Friday, April 30, 2010

My Background

My family is mostly English protestant, but on my mom's side my great-grandfather was Eastern Orthodox and my great-grandmother was Jewish. My mother's other grandparents rejected their families' religion. My mother was raised Unitarian Universalist, and explored her Jewish heritage as an adult, mostly through secular things like Yiddish and folk dancing. On the other side, my father's parents, raised nominally Presbyterian, became Quakers. My uncle married a Catholic, and so the most religious people in my family are probably Quakers and Catholics.

When I was little, I went to Unitarian Universalist Sunday School and nursery school. We celebrated Christmas and Easter, and I believed in Santa Claus but not in God. Occasionally we lit candles for Hanukkah, more to offset Christmas than because it's actually all that important. We stopped going to church when I was still pretty young, and I eventually stopped singing Christmas carols that mentioned God or Jesus. I gradually stopped all religious observance.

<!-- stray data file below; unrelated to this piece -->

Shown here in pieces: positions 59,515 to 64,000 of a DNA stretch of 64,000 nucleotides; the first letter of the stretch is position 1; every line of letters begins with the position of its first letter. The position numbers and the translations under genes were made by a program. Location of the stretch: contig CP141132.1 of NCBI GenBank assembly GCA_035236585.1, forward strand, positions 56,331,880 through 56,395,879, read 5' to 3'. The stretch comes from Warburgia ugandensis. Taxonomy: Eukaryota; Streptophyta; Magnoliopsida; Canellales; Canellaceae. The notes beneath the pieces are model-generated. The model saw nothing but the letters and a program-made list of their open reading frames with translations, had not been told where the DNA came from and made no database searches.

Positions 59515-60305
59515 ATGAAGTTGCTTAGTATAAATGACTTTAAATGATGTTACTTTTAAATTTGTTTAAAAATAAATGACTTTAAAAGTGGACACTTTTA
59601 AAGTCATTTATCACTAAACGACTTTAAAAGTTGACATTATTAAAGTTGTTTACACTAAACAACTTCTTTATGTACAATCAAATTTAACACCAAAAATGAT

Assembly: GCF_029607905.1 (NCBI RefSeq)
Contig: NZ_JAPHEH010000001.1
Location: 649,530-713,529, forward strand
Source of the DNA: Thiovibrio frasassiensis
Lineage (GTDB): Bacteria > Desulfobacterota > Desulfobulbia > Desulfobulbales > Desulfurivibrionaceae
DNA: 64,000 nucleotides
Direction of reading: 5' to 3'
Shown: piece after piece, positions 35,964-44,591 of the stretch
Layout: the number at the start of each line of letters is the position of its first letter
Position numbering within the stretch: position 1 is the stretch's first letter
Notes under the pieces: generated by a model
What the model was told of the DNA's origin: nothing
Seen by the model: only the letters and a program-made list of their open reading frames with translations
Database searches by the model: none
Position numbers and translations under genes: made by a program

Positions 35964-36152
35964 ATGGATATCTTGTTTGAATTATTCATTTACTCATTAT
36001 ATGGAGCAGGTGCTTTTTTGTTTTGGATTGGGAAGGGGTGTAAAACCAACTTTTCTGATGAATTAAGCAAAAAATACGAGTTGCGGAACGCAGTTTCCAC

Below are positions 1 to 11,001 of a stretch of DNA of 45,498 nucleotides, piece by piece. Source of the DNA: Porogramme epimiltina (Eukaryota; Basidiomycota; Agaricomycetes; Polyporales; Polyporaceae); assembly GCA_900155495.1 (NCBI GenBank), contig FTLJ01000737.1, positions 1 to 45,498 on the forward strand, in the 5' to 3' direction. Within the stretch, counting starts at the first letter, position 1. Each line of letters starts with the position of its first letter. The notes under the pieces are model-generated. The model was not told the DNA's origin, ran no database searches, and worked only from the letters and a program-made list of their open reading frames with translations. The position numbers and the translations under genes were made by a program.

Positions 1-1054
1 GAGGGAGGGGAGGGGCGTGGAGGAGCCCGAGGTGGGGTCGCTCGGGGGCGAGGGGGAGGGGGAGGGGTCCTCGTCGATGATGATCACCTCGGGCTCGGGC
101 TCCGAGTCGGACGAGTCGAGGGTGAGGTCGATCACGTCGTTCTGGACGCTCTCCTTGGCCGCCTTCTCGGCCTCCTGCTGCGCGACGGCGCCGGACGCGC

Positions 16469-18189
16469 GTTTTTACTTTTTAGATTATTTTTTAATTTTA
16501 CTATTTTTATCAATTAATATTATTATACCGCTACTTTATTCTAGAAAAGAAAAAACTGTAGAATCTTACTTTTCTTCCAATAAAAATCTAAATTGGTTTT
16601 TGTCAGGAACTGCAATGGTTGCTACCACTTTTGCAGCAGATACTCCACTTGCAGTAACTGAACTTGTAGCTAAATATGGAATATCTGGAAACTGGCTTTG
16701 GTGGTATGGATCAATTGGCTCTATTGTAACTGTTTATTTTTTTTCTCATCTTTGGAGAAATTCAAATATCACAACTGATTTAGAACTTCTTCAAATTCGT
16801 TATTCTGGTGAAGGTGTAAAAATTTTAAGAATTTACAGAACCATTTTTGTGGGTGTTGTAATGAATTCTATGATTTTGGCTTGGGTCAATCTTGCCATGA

I alternated between atheist and agnostic over the years, and maintained no involvement with religion. Somewhere along the way, though, my mother managed to teach me a certain respect for Judaism and I ended up taking a Jewish Studies class in college, which left me with a desire to know more.

I started reading a lot of books about Judaism and Jewish history and so forth, most of the ones at my local library. I started going to services on occasion, and found myself enjoying the ritual. This raised a lot of questions, because I had always found religion boring, and I decided to try to believe.

A couple months down the road, I had a kind of epiphany. I had a dream I don't really remember, but I woke up in the morning with a sense of alarm and the thought, "What are you doing? You don't believe in God!" After that, I started reading atheist and agnostic books and I now feel more confident that God probably does not exist.

But it remains that I see value in some of the rituals and traditions, so I'm left trying to incorporate them into my life as an atheist. This blog will chronicle my attempts to do so.